For most people, surfing and working are like oil and water – no matter how hard you try, they simply don`t mix. A lucky few are, however, able to find a way to make a living from their favourite activity, either directly or by taking a job that gives them plenty of opportunities to catch the waves.
Creative Commons Photo by Rian Castillo
The ultimate goal of many surfers is to turn professional, but only those with truly exceptional skills can hope to make a living in this way. The overall winner of a major surfing tournament can earn as much as £75,000 in prize money but for most professionals, this represents only a small proportion of their total income.
World number one Joel Parkinson earned just £50,000 in prize money in the first half of 2012, but has a sponsorship deal with a sportswear manufacturer worth more than £1 million over five years. In addition, the biggest names in the business make money by helping to design `signature` equipment, clothing and accessories.
Major sponsorship deals are almost always contingent on a surfer maintaining a certain ranking. If you lose form and make fewer appearances on the winners` rostrum, you can expect your sponsorship earnings to evaporate away.
You don`t have to be a huge name in order to attract sponsorship: any surfer who is regularly placing in local or regional competitions should be able to obtain some level of interest, especially if they have had coverage of their achievements in the press. Low-level sponsorship may not make you rich but it will help to offset the cost of travelling to and entering competitions – both of which might otherwise be a sizeable barrier to making any progress.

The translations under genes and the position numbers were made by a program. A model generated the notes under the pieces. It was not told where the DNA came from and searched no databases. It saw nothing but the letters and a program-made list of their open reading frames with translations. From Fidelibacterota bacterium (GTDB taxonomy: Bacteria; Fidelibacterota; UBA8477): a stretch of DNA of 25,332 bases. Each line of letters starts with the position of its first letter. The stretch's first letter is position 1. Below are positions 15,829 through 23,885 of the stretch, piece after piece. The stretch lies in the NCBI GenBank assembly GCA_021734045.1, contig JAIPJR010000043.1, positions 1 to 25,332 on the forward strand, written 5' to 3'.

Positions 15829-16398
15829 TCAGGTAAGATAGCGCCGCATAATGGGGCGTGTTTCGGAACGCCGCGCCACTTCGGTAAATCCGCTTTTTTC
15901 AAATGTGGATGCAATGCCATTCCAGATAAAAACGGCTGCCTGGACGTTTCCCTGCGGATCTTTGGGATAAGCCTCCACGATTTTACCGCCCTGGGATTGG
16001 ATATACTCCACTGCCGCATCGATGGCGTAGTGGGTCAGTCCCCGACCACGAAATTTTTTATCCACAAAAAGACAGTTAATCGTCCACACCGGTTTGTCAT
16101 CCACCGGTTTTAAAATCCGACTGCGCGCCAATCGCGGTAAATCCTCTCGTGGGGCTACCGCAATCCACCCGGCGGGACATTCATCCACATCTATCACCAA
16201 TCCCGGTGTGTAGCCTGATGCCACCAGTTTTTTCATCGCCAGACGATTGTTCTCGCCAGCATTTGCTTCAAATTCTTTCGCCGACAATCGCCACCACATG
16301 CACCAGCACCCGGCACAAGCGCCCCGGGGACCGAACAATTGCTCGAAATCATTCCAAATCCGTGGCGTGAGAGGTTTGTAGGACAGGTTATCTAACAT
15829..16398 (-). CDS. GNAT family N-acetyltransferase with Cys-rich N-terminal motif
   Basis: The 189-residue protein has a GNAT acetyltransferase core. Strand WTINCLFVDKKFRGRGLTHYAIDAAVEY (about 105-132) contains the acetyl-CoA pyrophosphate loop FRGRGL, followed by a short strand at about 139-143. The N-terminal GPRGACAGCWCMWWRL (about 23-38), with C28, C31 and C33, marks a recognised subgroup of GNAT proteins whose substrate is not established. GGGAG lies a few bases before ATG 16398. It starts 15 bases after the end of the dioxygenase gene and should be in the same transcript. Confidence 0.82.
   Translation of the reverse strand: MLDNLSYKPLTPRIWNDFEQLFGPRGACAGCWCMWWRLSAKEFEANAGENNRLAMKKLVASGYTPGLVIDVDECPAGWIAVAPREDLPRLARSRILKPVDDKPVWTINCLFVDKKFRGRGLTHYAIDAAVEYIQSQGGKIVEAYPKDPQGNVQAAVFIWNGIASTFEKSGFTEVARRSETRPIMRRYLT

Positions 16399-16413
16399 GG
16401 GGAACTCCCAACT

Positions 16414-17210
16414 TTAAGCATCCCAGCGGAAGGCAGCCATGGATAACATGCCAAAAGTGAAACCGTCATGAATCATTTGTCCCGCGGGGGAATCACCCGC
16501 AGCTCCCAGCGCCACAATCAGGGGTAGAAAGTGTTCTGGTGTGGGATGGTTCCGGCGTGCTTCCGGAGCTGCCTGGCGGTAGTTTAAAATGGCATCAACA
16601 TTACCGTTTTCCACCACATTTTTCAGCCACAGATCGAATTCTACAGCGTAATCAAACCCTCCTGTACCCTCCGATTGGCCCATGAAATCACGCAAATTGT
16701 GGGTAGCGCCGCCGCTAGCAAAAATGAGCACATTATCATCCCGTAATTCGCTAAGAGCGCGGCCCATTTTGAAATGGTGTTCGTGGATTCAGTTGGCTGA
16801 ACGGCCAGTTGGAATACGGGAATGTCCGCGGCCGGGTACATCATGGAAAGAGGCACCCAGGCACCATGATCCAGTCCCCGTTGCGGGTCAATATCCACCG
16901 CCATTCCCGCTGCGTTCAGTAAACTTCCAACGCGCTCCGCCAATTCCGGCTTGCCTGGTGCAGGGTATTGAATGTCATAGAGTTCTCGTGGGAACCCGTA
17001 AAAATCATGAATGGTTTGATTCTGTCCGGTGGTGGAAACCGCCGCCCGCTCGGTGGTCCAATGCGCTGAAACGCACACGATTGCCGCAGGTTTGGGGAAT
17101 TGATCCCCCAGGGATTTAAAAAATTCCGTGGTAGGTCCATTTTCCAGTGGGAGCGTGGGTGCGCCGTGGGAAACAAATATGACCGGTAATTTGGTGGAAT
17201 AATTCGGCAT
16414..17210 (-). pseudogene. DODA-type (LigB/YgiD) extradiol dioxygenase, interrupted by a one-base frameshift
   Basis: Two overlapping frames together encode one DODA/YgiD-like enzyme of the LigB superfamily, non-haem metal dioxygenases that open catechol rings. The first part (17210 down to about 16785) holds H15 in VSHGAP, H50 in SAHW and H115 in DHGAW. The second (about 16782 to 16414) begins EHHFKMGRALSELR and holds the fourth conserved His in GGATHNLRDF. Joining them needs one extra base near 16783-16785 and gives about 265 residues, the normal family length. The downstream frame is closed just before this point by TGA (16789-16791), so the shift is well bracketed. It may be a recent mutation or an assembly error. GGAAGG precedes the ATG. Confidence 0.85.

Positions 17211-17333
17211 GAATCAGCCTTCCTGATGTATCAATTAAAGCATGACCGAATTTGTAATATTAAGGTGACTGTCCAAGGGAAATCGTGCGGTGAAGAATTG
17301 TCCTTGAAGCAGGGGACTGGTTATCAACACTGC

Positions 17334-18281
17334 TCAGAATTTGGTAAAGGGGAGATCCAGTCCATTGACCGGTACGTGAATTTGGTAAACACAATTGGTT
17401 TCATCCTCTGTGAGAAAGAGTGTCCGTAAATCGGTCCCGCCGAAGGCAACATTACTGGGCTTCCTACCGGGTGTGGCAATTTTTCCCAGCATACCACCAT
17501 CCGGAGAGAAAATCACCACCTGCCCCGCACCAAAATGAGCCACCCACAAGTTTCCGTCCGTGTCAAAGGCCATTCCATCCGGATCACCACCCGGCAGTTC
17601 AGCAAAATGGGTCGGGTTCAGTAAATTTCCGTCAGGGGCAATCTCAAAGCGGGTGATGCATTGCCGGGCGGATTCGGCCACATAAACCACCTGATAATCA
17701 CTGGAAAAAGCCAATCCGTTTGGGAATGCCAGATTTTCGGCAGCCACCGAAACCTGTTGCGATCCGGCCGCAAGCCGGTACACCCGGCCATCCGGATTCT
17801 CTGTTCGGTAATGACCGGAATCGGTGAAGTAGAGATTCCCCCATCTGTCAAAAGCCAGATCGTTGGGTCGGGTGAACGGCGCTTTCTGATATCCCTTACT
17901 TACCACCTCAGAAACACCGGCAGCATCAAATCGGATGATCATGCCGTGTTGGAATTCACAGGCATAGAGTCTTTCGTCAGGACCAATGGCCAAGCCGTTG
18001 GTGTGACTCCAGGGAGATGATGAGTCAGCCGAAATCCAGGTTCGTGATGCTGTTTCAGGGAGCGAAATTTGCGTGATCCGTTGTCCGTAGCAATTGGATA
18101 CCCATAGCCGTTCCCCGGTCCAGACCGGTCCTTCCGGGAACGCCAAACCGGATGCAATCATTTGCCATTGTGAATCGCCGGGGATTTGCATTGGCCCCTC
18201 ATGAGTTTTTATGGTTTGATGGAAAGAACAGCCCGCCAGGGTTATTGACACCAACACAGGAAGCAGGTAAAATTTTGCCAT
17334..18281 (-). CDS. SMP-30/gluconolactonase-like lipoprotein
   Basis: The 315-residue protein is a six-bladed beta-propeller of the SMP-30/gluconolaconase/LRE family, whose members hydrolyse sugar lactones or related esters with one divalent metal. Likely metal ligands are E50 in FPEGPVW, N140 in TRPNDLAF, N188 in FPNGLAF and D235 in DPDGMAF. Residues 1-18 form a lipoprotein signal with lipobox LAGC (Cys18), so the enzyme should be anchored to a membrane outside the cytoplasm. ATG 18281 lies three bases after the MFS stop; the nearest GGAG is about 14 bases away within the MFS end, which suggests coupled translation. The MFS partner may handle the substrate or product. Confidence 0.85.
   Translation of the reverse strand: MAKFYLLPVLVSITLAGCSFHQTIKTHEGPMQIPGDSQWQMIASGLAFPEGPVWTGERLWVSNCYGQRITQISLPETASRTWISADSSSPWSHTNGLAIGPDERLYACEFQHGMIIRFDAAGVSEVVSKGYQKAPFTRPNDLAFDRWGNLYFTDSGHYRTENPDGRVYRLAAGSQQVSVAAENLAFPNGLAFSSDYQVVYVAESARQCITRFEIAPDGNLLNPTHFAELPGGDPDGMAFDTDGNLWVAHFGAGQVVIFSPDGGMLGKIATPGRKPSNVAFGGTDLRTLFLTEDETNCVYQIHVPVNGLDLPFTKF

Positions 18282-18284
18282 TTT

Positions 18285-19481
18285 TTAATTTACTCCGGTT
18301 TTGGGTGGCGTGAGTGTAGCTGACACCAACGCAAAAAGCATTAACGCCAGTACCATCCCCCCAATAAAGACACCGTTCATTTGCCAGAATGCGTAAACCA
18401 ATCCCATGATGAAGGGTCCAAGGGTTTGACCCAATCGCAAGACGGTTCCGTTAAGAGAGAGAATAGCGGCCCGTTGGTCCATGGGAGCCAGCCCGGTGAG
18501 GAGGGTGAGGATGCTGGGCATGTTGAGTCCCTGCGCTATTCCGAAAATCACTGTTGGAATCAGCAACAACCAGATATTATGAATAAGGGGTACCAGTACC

Creative Commons Photo by Justin Bugsy Sailor
If you`re not one of the elite with the ability to make it as a professional, there are several alternative careers to consider, though all of them are far less lucrative. Many ex-professionals end up working as surfing instructors and although this can be fun, it can also be frustrating as you`ll miss many good waves while doing your job.
If you have a flair for journalism or photography, working for a surfing magazine or website could give you the opportunity to try out new boards and other pieces of equipment, as well as travelling around the world to report on competitions. You may not get to surf every day, but you will be able to rub shoulders with some of the top names in the business.
For some, working in a surf shop or for a board maker is simply a way to earn some extra cash – and get discounts on equipment – while working out what to do for a living, but you can also pursue a career in this field. Several universities – most notably in England, Australia and America – now offer degree courses in subjects such as Surf Science and Technology or Surfing Studies.
Creative Commons Photo by Michael Dawes
These courses can help prepare you for jobs in surfing enterprise management, design and manufacture of specialist equipment or clothing or careers helping maintain the environment for the benefit of surfers. Studying these courses will provide you with a wealth of opportunities to indulge in your favourite sport, both during and for many years after.